A crystal struck by an X ray, apart from causinga more or less marked reduction in intensity of the incident ray passing through it, gives off a series of deflected rays, called diffracted rays, the direction and intensity of which depend on the reciprocal arrangement of its constituent atoms. These atoms form a three-dimensional motif which is repeated millions of times in identical fashion throughout the crystal; this motif is known as the crystal structure.

The crystal structure of different substances is established by highly specialized scientists called crystallographers, who make complex calculations after examining the diffracted rays.Such calculations are of -little concern“ to the general public, or even the majority of students‘, who are interested, at most, in the effects such structures have on the properties of s_ubstances.X-ray diffraction, however, is very commonly used for recognition of various crystal substances, because the pattern of diffracted rays is specific to each substance, virtually like a “fingerprint.” Although by far the most common means of identification in mineralogy, it is hardly ever used in gemology, for two reasons. The first is that the easiest and best technique requires dust specimens of the substance in question, obtainable by grinding, which is -clearly inappropriate for precious stones. The second problem with X-ray diffraction techniques is that X ray interaction with substances within the specimen can cause fluorescence, which may permanently alter its color, On the other hand, such variations in color are sometimes deliberately produced in laboratories, to simulate the more valuable varieties of natural stones.

The processes whereby minerals are formed are related to the origins of rocks in general, which are in fact associations of minerals. For the-sake of convenience, rocks are divided into three groups corresponding to the way in which they were formed, magmatic (or igneous), metamorphic, and sedimentary, although the different categories inevitably overlap.

The magmatic or igneous process depends on the existence of original magma, a molten silicate mass containing many volatile compounds in solution (water, hydrochloric acid, hydrofluoric acid, carbon dioxide, etc.). This molten mass, which is presumed to exist in certain areas within the earth's crust, can rise to the surface through volcanic pipes to form lava, releasing its volatile components into the atmosphere. But in the absence of a passage to the outside, the magmatic mass cools very slowly, leading to the formation of crystalline rocks (at temperatures in the order of 800°-1 000° C) "similar in compo sition to lava, but with the constituent minerals present as larger crystals. The volatile components, unable to escape into the atmosphere, tend to accumulate, increasing in quantity due to crystallization. This growth causes a powerful increase in pressure, resulting in the formation of a fluid with particular characteristics; it is mobile like gas but dense like water, and can infiltrate the surrounding rocks,'often making chemical exchanges with them. As the pegmatitic fluid cools, crystals of large, sometimes gigantic proportions, are deposited. With progressive cooling, this phase passes into hot water or hydrothermal phases containing many chemical constituents in solution, which will be deposited during the cooling process, sometimes forming fine crystals. To make a simple analogy, the magma can be compared to soda pop in a bottle. If the cork is removed (the volcanic pipe opened up), there will be a rapid discharge of gas, both as such and combined with the liquid as foam. If, on the other hand, the bottle is placed,unopened, in a freezer (slow cooling of the magma inside the earth's crust), the water will turn to ice, unable to dissolve the gas, which will collect near the cork with a buildup in pressure.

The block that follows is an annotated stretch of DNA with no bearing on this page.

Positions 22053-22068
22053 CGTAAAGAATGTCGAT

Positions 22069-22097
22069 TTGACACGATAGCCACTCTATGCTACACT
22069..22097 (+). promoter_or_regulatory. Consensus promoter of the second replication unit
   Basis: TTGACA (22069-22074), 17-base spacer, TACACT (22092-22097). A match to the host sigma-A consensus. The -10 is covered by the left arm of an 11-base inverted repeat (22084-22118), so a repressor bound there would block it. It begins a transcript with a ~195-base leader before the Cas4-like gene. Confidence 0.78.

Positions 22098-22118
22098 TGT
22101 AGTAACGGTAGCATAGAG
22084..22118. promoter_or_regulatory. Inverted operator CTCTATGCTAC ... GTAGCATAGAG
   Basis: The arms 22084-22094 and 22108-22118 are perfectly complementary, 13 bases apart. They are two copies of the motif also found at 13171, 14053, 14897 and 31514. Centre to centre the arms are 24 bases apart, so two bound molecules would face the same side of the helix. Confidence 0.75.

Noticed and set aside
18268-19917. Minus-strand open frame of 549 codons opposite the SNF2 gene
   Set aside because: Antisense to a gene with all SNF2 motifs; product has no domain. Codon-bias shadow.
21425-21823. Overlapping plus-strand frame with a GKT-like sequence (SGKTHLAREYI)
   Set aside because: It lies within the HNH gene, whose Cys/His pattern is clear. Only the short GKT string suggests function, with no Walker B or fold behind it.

The metamorphic process is related to an increase in temperature (from 300° to 600° C), often combined with an increase in pressure, to which existing rocks that are formed atdifferent (greater or lesser) temperatures may be subjected.

This increase in temperature can be due to proximity of a magmatic mass of very high temperature but also-—and this is more usually the case-—to the rock's sinking in the earth's crust, obviously leading to an increase in pressure. These changing environmental conditions, sometimes combined with circulation of fluids of particular chemical compositions, produce a rearrangement of the mineralogical groups, and the formation of new minerals, characteristic of these new conditions. An everyday comparison to illustrate the process is a flour and water dough which, baked in the oven, turns to bread.